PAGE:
I must be a sucker for punishment, always writing stories with outrageous admissions, but hey: yes, bought an e-Tag! Not now, either - I bought it months ago, back when it first seemed like the system would go live.
My reasons for doing so?
1 - If you don't have an e-Tag, you won't qualify for the discounts, and chances are that there's going to be a mad rush for tags when it becomes clear the system is going live. I don't trust there to be an adequate supply, so best to get one now.
2 - If your car doesn't have an e-Tag, it's going to be tolled via its number plate. Once e-Tolling goes live, how many false number plates are we going to have, as people who staunchly won't or cannot pay have no problem stealing number plates? Having an e-Tag in your vehicle will prevent this fraud, because your number plate will be paired to your e-Tag
3 - I don't drive much on the highways. Every time I've moved house, I've made sure to stay within a 10km radius of work. I don't understand why more people don't do this (the people doing the suicidal Pretoria to JHB run daily earn my respect).
A misconception about e-Tags: you pay R50 when you register, but that R50 goes onto your account as credit. The e-Tags themselves are impressive little bits of kit: well-packaged, clearly durable and not some horrible blight for your windscreen.
I'm watching all the fuss about e-Tags now with a fair amount of resignation. We accept that the user pays principle is a fair one, arguments about 'What does the government do with our taxes?' being pretty moot. None of us know, nor do we have the time to scrutinise government expenditure to the nth degree. We have to trust the people who do, which at the moment is OUTA: if they cannot do anything to prevent the system, we're not going to.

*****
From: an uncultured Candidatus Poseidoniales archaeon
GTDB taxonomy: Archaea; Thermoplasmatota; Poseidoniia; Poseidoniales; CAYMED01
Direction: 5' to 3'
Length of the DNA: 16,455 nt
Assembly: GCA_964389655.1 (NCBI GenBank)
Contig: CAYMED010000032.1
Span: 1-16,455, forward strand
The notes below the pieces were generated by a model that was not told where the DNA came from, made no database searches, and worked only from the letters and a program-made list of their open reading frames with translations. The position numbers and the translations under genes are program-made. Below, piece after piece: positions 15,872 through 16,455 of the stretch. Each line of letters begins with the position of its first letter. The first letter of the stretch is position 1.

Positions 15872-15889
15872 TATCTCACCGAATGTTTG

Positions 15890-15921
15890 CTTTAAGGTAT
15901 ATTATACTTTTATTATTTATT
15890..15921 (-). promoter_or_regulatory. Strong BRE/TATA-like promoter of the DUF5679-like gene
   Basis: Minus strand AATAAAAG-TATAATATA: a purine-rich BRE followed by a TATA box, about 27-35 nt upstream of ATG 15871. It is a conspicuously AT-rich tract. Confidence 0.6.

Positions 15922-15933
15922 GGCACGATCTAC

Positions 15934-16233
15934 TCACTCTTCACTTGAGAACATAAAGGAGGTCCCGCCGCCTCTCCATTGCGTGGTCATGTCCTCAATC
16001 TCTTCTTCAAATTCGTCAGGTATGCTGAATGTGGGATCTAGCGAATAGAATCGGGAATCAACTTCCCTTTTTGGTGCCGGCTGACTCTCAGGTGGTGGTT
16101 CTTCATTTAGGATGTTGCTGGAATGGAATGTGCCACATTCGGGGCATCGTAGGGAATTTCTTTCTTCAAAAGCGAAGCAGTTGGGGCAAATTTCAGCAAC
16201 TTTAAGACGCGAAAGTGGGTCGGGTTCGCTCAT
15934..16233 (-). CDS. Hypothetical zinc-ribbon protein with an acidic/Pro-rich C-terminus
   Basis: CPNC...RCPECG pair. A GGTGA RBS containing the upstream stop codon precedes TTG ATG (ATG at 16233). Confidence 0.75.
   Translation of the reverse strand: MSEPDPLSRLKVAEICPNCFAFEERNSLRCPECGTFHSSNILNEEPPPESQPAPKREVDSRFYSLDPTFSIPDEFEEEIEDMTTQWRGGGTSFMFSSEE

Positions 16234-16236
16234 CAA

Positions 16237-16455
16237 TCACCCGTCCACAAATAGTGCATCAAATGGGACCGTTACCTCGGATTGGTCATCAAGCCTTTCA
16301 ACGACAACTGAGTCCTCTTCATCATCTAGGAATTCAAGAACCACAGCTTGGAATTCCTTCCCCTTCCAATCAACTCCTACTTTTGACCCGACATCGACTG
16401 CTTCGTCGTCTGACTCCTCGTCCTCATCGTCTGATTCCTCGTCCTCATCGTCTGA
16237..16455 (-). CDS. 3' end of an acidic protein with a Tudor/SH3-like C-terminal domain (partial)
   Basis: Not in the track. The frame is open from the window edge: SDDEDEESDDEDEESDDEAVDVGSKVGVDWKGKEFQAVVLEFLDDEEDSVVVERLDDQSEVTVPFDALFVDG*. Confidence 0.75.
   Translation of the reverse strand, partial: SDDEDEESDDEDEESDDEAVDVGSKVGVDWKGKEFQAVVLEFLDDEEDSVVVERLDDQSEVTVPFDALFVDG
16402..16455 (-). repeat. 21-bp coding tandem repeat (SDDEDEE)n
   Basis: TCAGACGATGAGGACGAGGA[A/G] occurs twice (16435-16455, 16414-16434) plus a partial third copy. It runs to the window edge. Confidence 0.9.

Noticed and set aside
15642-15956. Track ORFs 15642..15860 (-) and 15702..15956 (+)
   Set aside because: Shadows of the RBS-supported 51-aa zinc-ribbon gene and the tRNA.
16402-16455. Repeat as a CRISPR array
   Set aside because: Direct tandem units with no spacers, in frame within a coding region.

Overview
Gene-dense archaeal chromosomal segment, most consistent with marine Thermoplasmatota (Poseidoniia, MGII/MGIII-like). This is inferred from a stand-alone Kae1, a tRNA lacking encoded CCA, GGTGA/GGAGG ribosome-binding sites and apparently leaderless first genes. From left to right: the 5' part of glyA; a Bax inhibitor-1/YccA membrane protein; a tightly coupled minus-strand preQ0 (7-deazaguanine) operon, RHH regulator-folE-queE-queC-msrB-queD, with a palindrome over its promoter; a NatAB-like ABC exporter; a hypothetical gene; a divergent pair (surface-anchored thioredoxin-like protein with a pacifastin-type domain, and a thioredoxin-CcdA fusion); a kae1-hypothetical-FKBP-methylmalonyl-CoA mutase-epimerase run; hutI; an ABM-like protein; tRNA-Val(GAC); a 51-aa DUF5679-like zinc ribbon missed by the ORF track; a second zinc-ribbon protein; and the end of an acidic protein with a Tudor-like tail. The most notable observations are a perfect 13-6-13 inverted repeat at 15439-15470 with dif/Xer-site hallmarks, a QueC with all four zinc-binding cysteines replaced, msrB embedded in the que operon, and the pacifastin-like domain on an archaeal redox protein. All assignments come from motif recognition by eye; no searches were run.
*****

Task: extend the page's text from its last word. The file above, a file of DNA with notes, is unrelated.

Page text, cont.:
In my experience, the highway upgrades have helped the flow of traffic in Johannesburg. We pay all the time with petrol to arrive at our destinations quicker - why is it that we aren't prepared to pay for the upgrades which are already getting us home sooner?
To those brave individuals who're staunchly proclaiming 'Let them come and arrest me!', good luck. You should really pick your fights better. Chances are in the long run you'll probably save yourself a lot of money and hassle by just getting an e-Tag now, while they're still readily available.
The facts are well known:
1 - The government has to service the debt incurred
2 - The longer it takes to service that debt, the more debt there will be
3 - South Africa's credit rating has already been impaired by the delays
4 - We can't expect all of SA to subsidise our new roads through a petrol tariff
That maybe the road upgrades should never have taken place simply because we cannot afford it/aren't willing to pay for them is moot. That there wasn't adequate public consultation is equally moot - the public doesn't want to consult when it comes to them having to pay (just see the reports on the mindless shouting and walk-outs at the most recent public information sessions).
Just maybe this is all going to be a Good Thing. If this system came about under the ANC's watch, and it inconveniences the majority of the ANC's poor electorate in some manner, then maybe we'll have another incentive for political change in the country. Every little bit helps, from election to election.
For now, grin and bear it: go get your e-Tags like good little boys and girls, and look for what positive there is. Or don't, and risk it on a biscuit. Aluta Continua.
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